Since World War II, when Franklin Roosevelt sidelined the State Department in favor of the War Department to facilitate the defeat of the Axis, the US military has assumed an ever increasing role in the conduct of non-military missions abroad that were once the purview of the Department of State. There are a number of reasons for this – institutional, political, and cultural – that are examined in Mission Creep: The Militarization of US Foreign Policy? edited by Gordon Adams and Shoon Murray. In a series of essays by senior American diplomats and academics, this growing trend is analyzed.
I received a copy of this book for review. Looking at it from the perspective of someone with 20 years military experience and 30 years in the US Foreign Service as a diplomat, I commend the editors and contributors for tackling a complex and controversial subject with the degree of detachment and objectivity they have. While some justify the tendency to use the military in non-core tasks abroad (building bridges, communicating with foreign audiences, and a host of tasks traditionally reserved for diplomats and civilian development specialists), the fact is that this quick-fix mentality can, as the authors point out, have long term negative consequences. They make it quite clear that the military undertakes these tasks for ‘show’ primarily – that is, they’re aimed to facilitate military operations, and their long term viability and contributions to the countries in which they’re undertaken are often ignored. In addition, the military, for all its training, gung-ho attitude, and funds, lacks the expertise and cultural sensitivity to conduct such missions properly, and there is often ‘blowback’ that our diplomats have to go in and clean up.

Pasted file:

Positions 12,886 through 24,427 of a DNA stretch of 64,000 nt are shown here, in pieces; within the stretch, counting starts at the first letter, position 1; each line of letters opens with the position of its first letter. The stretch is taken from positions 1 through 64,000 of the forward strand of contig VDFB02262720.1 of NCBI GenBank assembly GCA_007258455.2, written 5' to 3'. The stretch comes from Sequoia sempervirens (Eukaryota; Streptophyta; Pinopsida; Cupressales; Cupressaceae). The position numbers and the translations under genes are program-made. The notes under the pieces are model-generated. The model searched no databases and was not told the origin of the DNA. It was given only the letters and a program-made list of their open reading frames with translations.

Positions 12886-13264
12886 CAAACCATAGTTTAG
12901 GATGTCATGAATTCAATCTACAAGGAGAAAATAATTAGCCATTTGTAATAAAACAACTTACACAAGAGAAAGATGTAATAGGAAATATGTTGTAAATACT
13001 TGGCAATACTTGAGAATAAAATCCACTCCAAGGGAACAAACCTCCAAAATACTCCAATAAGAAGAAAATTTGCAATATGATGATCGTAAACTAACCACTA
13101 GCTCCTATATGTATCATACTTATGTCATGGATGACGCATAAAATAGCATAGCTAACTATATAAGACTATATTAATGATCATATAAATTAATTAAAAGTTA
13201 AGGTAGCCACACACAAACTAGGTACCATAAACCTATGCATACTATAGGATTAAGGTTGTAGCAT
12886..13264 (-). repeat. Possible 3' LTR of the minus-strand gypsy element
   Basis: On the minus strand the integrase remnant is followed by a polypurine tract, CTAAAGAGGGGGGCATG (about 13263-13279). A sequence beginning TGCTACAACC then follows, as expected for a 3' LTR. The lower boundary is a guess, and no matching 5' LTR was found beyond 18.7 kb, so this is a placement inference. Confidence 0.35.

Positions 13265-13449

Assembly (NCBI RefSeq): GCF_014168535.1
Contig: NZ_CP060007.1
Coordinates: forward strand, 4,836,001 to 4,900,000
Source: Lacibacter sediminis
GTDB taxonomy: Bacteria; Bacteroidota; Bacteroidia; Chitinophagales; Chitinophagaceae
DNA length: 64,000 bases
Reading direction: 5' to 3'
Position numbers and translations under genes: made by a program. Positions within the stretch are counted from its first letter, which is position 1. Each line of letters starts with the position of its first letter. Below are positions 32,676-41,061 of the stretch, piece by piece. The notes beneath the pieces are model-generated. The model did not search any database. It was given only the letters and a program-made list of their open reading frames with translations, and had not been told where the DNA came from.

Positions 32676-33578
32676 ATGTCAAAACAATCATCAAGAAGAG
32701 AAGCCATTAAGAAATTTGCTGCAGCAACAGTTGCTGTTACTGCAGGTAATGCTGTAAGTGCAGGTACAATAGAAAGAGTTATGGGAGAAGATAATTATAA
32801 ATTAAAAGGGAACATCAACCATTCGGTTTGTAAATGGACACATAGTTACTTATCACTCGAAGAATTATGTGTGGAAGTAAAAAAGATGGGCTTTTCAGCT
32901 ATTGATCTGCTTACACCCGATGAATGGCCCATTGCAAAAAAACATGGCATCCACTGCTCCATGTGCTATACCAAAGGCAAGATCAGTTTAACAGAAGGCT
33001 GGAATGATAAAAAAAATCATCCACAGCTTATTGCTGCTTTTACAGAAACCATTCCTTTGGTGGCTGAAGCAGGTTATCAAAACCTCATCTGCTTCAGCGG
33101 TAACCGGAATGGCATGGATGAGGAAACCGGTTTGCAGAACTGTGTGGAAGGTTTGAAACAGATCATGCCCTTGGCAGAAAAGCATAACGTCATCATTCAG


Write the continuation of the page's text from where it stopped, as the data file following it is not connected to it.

This is a good book for anyone interested in international affairs, though not one that I’d recommend for light reading. Some of the recommendations offered by the authors have about as much chance of being implemented by our political leadership as a snowball going through hell without losing weight, but they are to be commended for having the courage to ‘think the unthinkable.’
I give Mission Creep four stars.